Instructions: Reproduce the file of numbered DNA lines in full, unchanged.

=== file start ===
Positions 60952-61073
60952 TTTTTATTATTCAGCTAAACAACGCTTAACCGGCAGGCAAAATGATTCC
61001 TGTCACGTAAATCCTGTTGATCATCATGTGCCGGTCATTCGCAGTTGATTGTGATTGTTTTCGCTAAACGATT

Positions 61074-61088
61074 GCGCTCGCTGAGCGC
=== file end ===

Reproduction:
Positions 60952-61073
60952 TTTTTATTATTCAGCTAAACAACGCTTAACCGGCAGGCAAAATGATTCC
61001 TGTCACGTAAATCCTGTTGATCATCATGTGCCGGTCATTCGCAGTTGATTGTGATTGTTTTCGCTAAACGATT

Positions 61074-61088
61074 GCGCTCGCTGAGCGC